10 Tips for Managing Employee Mental Health

Others, Leadership , Mental Health


1. Understand what it is. The Public Health Agency of Canada defined mental illness as “changes in thinking, mood, and/or behaviour associated with significant distress and impaired functioning over an extended period of time.”

2. Recognize that it impacts many people. Approximately 20% of Canadians will personally experience a mental illness during their lifetime; the WHO noted that 5 of the 10 leading causes of disability are related to mental disorders.

3. Appreciate that it’s a challenge. Coping with mental illness can be the biggest challenge a person can face – both due to the specific condition but also because of the stigma and shame that often comes with diagnosis.

4. Watch for signs. Look for changes in behaviour, mood, quality/quantity of work, and increased absenteeism. Know your employees well enough to notice changes in behaviour.

5. Get the facts. There are countless myths about mental health issues; don’t draw uninformed conclusions. Read about mental illness, especially as it relates to employment.

6. Know what you can, and can’t, ask. Meet privately and be prepared. Ensure you are aware of your organization’s policies around accommodation and, if relevant, information about your employee assistance benefits. Don’t try to name or diagnose the illness; instead focus on changes in performance or attitude.

7. Respect an employee’s right to privacy. If you’ve noticed a change in behaviour, it is likely that others have as well. Your employee has a right to keep his/her mental illness confidential; discuss how to handle questions that come up from other members of the team.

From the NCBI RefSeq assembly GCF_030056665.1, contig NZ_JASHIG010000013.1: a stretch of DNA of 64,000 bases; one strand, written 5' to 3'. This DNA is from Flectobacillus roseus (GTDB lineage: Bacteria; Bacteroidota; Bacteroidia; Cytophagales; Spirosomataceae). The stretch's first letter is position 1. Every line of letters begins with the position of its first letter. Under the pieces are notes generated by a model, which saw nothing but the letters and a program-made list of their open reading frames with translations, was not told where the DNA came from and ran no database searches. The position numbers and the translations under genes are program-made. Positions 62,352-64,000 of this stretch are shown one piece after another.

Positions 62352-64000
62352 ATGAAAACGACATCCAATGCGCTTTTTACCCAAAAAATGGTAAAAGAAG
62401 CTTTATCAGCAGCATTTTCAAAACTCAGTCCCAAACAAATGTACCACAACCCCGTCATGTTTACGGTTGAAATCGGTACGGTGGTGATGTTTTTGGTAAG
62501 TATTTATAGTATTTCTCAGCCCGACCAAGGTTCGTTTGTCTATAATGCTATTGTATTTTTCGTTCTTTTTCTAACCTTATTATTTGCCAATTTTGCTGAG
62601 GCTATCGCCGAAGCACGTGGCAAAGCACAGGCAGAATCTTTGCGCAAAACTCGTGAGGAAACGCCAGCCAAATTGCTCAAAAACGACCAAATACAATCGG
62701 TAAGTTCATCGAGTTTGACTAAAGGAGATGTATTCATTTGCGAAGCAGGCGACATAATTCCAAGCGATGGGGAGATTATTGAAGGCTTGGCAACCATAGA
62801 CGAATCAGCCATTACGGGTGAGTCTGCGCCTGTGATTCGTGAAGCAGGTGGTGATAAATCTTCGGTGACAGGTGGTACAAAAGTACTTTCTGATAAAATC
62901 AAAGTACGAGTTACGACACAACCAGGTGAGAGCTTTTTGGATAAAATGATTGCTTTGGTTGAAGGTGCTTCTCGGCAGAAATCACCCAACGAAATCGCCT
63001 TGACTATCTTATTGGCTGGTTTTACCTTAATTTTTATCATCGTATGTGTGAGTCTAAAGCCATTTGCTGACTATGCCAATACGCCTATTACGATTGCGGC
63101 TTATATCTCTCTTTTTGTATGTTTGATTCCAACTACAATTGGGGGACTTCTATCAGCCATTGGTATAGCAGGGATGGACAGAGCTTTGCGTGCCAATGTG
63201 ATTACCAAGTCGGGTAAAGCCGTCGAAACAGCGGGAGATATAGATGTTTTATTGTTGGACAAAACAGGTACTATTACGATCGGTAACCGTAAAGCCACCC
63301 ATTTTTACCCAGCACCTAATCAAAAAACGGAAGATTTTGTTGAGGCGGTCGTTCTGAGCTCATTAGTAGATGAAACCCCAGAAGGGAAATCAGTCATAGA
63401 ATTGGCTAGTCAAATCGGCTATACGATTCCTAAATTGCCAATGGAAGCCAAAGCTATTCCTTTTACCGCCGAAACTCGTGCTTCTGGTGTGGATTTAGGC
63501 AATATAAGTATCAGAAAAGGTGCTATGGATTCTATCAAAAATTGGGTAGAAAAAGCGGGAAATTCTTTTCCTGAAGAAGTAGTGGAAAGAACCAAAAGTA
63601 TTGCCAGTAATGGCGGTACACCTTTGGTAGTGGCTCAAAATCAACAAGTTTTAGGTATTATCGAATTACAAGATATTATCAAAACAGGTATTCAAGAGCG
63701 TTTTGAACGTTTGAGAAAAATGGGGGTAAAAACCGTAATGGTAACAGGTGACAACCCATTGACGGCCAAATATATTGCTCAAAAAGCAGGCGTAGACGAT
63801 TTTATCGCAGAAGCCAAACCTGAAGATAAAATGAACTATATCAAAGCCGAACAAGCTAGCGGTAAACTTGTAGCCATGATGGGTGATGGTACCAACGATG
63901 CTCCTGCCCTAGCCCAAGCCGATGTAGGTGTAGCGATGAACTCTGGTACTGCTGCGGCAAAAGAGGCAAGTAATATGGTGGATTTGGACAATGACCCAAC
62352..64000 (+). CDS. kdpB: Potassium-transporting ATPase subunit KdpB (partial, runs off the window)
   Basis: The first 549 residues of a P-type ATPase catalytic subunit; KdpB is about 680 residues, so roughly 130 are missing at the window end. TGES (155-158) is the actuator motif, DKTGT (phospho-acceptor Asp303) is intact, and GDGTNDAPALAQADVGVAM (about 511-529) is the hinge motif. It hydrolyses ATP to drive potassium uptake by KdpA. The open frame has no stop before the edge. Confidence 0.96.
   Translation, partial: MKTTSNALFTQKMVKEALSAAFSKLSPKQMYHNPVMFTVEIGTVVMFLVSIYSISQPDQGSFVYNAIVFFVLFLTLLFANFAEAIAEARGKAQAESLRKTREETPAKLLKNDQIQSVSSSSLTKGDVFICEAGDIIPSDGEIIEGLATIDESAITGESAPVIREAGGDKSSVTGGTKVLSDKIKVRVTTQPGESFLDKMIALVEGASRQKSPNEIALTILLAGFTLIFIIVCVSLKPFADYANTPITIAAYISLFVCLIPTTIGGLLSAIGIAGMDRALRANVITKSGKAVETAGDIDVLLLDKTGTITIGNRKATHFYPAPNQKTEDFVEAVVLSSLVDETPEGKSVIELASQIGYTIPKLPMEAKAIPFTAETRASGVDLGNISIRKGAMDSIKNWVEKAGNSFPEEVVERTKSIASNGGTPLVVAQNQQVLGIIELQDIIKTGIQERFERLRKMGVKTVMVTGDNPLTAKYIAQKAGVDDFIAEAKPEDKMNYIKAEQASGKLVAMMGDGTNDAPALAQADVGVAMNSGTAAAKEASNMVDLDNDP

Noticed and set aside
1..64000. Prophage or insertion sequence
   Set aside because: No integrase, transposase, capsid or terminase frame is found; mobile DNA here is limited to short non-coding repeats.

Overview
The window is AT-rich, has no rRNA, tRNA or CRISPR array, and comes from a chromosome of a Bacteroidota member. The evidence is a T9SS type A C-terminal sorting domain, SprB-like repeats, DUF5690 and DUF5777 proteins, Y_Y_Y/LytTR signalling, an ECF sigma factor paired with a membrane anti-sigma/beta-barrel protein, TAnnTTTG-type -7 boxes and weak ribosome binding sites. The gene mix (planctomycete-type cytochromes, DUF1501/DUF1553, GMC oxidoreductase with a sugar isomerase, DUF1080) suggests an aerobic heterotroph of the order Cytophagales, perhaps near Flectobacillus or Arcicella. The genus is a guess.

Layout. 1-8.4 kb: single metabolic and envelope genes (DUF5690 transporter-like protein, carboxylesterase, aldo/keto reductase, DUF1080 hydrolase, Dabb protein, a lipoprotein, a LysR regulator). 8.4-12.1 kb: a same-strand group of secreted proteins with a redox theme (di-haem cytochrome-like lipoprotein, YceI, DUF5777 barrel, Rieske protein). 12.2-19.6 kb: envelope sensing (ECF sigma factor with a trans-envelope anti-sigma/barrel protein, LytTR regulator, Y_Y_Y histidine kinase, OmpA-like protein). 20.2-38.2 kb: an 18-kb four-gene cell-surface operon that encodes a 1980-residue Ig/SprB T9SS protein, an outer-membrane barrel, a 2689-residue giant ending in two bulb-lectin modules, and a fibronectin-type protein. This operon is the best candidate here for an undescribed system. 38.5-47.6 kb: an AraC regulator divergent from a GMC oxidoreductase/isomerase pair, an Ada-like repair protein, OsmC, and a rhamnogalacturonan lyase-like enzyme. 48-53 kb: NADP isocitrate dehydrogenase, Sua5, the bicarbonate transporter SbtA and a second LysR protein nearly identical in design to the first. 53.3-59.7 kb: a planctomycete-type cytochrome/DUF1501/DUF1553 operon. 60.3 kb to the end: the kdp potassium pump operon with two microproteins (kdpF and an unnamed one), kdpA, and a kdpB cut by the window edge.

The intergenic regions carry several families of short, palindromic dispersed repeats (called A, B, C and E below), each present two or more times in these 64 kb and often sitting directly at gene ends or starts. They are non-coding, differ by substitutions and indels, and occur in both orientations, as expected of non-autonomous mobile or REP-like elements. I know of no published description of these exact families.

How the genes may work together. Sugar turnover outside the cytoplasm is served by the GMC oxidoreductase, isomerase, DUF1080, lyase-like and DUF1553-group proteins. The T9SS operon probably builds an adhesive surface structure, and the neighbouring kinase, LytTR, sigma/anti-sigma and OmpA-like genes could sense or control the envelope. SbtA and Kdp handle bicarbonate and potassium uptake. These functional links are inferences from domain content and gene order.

8. Accept that stress is a valid, and serious, mental health issue. Stress claims cost up to 10% of a company’s earnings, resulting in a total cost of $12 billion per year for Canadian employers, and a $17 billion per year loss in productivity from the Canadian economy.

9. Clarify what “I’m stressed” really means. Talk with employees about what’s stressful for each of them, rather than making assumptions based on your own experience of stress. Some may feel overloaded at work; others may be looking for more structure in their jobs. Although two employees may have similar levels of work-related stress, one may be more impacted as a result of limited coping resources or personal strain that is taking a toll.

10. Be proactive. Work-life balance initiatives, family-friendly policies, wellness programs, employee assistance benefits, coaching, training, and career development initiatives can cost far less than expenses related to employees suffering from work-related stress, burnout, anxiety, or depression.


By Life Strategies

Photo by Nik Shuliahin on Unsplash

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